FRμIT project meeting #4: Glasgow

The fourth FRμIT project meeting was held on 23-24 May 2018 at the University of Glasgow. We reviewed progress, and discussed next steps for the PiStack board, peer-to-peer infrastructure, and federated authentication for the FRμIT testbed.

The FRμIT team meeting in Glasgow

The meeting started with progress updates from the FRμIT project members. First was Dejice Jacob, who described the Glasgow Micro Stream framework for lightweight distributed stream data processing for IoT and sensor networks. Herry then gave an update on the FRμIT OS. In version 0.3.2, this now has A/B root partitions to allow recovery from failed updates, an update system (currently centralised via fruit-update with peer-to-peer updates in testing), remote and local system configuration (fruit-config), and monitoring (fruit-monitor). Herry also reviewed the current state of the FRμIT management server that's used to control and manage the federated cluster. Finally, he reviewed changes to the peer-to-peer update server, which is being rewritten in Go to increase stability and robustness.

Posco Tso updated us on Loughborough's work on the Xvisor hypervisor as a basis for lightweight OS migration. They're implemented support for reading and writing CPU states, copying memory, and integrating the network stack, and are finalising migration support. His group has also been working on optimising Kubernetes for operation on Raspberry Pi systems, trying to reduce CPU and memory usage. Their system is being benchmarked using web servers and caches, and distributed machine learning via TensorFlow.

PiStack boards under test

Steven Johnston and Phil Basford from Southampton gave an update on the status of the PiStack boards. These are now ready, and were distributed to the FRμIT project partners for large-scale testing at the meeting. The project demonstrated the FRμIT OS and PiStack boards at the NOMS DOMINOS workshop, and presented a poster and paper.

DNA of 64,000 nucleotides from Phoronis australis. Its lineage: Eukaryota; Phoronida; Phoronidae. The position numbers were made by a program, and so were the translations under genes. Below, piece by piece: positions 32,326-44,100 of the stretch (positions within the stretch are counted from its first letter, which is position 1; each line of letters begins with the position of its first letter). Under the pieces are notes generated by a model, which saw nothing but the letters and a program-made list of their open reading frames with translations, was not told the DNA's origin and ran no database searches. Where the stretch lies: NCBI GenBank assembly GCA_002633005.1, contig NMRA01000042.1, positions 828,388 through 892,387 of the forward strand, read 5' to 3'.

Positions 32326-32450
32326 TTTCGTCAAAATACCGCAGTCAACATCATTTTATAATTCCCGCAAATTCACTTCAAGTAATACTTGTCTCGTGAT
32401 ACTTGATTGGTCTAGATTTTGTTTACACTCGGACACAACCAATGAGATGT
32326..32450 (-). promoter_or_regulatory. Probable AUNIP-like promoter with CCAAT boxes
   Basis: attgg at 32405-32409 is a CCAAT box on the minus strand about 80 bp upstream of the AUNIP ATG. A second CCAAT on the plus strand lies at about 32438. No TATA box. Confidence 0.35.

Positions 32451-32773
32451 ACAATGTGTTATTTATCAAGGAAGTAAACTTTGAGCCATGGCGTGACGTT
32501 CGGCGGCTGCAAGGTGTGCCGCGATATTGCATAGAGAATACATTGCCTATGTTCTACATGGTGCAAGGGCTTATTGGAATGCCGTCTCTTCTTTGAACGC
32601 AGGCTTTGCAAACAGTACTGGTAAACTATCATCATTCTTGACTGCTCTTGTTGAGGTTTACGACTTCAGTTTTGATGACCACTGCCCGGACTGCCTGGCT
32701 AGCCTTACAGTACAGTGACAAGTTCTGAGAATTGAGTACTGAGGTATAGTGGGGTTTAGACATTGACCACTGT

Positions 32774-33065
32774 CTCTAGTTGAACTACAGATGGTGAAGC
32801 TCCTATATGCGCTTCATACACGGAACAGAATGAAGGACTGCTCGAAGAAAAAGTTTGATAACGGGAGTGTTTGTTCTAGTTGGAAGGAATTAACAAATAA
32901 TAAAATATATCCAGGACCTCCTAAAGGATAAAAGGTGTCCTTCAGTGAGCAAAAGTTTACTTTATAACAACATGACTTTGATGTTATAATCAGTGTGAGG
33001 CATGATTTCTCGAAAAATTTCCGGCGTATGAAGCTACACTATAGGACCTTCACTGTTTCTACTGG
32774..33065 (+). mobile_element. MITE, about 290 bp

Eiko Yoneki gave an update on the RaDICS distributed computing service using Raspberry Pi nodes with unikernels (to be presented as a poster at MobiSys later this year). She's also working on pest and disease greenhouse monitoring in Kenya using Raspberry Pi nodes with cameras to monitor plants with machine learning to detect diseases; they have considerable ongoing work to port machine learning classifiers and training onto Raspberry Pi clusters.

Following the progress updates, we discussed use cases and deployment scenarios for FRμIT and the PiStack boards, to allow us to validate that the system works and scales as expected. Southampton have some air quality monitoring work ongoing using Raspberry Pi clusters that should move to FRμIT OS and have been discussing with others working in similar area. Glasgow have smart campus monitoring work that should also move to FRμIT as the infrastructure matures, and have an interest in using FRμIT for network monitoring.

As discussed in the last meeting, we have ongoing discussions with JISC about using their Project Moonshot federated authentication infrastructure for FRμIT, for authentication users for job submission and remote access to the FRμIT testbed. Job submission will require container submission, and we discussed ways of building and submitting containers to the testbed, and how this relates to other infrastructures such as Kubernetes.

We also discussed next steps with the peer-to-peer update infrastructure, recently discussed in a blog post, considering how to make this more scalable and robust.

The next meeting will be held in July 2018, mostly likely once again in Glasgow.